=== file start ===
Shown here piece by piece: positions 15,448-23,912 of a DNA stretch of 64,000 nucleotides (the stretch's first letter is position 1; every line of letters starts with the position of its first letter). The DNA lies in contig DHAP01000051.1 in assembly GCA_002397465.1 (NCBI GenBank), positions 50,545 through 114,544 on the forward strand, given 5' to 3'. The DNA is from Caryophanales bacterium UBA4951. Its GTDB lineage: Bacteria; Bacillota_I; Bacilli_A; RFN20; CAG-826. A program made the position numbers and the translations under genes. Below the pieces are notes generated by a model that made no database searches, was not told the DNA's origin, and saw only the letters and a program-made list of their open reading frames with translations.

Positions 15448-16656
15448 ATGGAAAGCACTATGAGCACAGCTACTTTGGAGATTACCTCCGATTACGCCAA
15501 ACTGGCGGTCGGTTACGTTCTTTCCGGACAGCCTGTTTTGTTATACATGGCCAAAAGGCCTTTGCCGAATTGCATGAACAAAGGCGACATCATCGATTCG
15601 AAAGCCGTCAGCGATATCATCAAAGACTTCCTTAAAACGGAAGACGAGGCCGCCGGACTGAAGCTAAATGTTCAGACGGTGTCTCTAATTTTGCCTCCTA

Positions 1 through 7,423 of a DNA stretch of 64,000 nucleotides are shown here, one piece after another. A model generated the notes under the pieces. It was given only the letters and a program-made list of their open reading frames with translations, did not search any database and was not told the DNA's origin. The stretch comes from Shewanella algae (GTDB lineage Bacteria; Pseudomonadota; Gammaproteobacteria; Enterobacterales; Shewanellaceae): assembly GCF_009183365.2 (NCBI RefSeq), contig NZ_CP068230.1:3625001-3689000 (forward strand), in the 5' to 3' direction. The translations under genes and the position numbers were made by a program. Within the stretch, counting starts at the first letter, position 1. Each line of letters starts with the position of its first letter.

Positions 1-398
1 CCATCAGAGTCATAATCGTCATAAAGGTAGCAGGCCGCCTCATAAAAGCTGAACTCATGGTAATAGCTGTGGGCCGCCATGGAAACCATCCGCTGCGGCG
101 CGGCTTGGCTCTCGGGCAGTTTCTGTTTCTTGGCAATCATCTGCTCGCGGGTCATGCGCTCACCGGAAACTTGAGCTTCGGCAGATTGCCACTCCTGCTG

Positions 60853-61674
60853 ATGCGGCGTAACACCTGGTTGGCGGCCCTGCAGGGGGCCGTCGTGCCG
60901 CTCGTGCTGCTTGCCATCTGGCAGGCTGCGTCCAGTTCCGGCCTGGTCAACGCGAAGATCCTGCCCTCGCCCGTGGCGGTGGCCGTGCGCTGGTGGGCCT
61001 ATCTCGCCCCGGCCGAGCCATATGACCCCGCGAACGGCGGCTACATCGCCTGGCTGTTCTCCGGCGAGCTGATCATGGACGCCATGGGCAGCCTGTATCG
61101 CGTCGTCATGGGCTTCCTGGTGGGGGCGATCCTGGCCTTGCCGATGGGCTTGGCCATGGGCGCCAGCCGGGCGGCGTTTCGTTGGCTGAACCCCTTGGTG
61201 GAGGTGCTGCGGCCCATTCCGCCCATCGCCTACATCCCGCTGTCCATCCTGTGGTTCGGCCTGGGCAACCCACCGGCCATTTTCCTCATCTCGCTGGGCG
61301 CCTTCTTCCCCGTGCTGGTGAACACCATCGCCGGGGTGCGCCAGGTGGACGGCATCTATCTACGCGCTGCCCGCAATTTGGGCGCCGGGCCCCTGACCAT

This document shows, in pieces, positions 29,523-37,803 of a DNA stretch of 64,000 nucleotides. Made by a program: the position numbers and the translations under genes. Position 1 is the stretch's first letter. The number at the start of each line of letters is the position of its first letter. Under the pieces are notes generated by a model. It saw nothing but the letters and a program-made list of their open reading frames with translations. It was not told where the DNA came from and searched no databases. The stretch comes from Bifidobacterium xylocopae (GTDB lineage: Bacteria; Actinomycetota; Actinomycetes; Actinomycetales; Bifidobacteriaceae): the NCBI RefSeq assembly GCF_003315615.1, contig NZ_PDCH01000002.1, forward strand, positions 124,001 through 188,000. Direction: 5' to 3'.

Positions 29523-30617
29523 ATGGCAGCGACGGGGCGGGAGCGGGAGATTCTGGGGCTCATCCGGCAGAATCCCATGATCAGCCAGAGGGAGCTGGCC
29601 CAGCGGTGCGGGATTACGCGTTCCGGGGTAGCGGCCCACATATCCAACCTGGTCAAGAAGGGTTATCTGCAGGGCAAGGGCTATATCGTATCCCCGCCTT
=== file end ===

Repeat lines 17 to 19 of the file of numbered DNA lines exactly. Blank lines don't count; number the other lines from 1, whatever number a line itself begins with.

This document shows, in pieces, positions 29,523-37,803 of a DNA stretch of 64,000 nucleotides. Made by a program: the position numbers and the translations under genes. Position 1 is the stretch's first letter. The number at the start of each line of letters is the position of its first letter. Under the pieces are notes generated by a model. It saw nothing but the letters and a program-made list of their open reading frames with translations. It was not told where the DNA came from and searched no databases. The stretch comes from Bifidobacterium xylocopae (GTDB lineage: Bacteria; Actinomycetota; Actinomycetes; Actinomycetales; Bifidobacteriaceae): the NCBI RefSeq assembly GCF_003315615.1, contig NZ_PDCH01000002.1, forward strand, positions 124,001 through 188,000. Direction: 5' to 3'.

Positions 29523-30617
29523 ATGGCAGCGACGGGGCGGGAGCGGGAGATTCTGGGGCTCATCCGGCAGAATCCCATGATCAGCCAGAGGGAGCTGGCC